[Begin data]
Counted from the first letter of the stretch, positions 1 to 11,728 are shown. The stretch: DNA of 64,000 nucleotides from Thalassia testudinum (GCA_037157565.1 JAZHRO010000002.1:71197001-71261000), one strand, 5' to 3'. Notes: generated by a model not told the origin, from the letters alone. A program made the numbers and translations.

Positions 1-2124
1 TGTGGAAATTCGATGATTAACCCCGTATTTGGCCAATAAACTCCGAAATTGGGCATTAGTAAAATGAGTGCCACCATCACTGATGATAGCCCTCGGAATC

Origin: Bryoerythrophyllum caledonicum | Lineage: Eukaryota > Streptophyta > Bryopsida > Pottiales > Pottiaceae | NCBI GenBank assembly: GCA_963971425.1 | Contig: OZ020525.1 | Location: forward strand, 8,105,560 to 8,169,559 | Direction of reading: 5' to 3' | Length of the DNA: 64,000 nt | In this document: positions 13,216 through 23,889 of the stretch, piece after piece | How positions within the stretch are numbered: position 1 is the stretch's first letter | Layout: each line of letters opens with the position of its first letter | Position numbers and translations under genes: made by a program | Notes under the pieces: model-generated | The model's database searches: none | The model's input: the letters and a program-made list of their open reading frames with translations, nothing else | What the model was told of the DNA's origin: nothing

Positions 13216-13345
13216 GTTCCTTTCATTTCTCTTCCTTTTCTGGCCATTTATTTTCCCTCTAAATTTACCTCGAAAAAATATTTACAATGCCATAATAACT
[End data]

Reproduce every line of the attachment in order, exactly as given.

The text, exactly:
Counted from the first letter of the stretch, positions 1 to 11,728 are shown. The stretch: DNA of 64,000 nucleotides from Thalassia testudinum (GCA_037157565.1 JAZHRO010000002.1:71197001-71261000), one strand, 5' to 3'. Notes: generated by a model not told the origin, from the letters alone. A program made the numbers and translations.

Positions 1-2124
1 TGTGGAAATTCGATGATTAACCCCGTATTTGGCCAATAAACTCCGAAATTGGGCATTAGTAAAATGAGTGCCACCATCACTGATGATAGCCCTCGGAATC

Origin: Bryoerythrophyllum caledonicum | Lineage: Eukaryota > Streptophyta > Bryopsida > Pottiales > Pottiaceae | NCBI GenBank assembly: GCA_963971425.1 | Contig: OZ020525.1 | Location: forward strand, 8,105,560 to 8,169,559 | Direction of reading: 5' to 3' | Length of the DNA: 64,000 nt | In this document: positions 13,216 through 23,889 of the stretch, piece after piece | How positions within the stretch are numbered: position 1 is the stretch's first letter | Layout: each line of letters opens with the position of its first letter | Position numbers and translations under genes: made by a program | Notes under the pieces: model-generated | The model's database searches: none | The model's input: the letters and a program-made list of their open reading frames with translations, nothing else | What the model was told of the DNA's origin: nothing

Positions 13216-13345
13216 GTTCCTTTCATTTCTCTTCCTTTTCTGGCCATTTATTTTCCCTCTAAATTTACCTCGAAAAAATATTTACAATGCCATAATAACT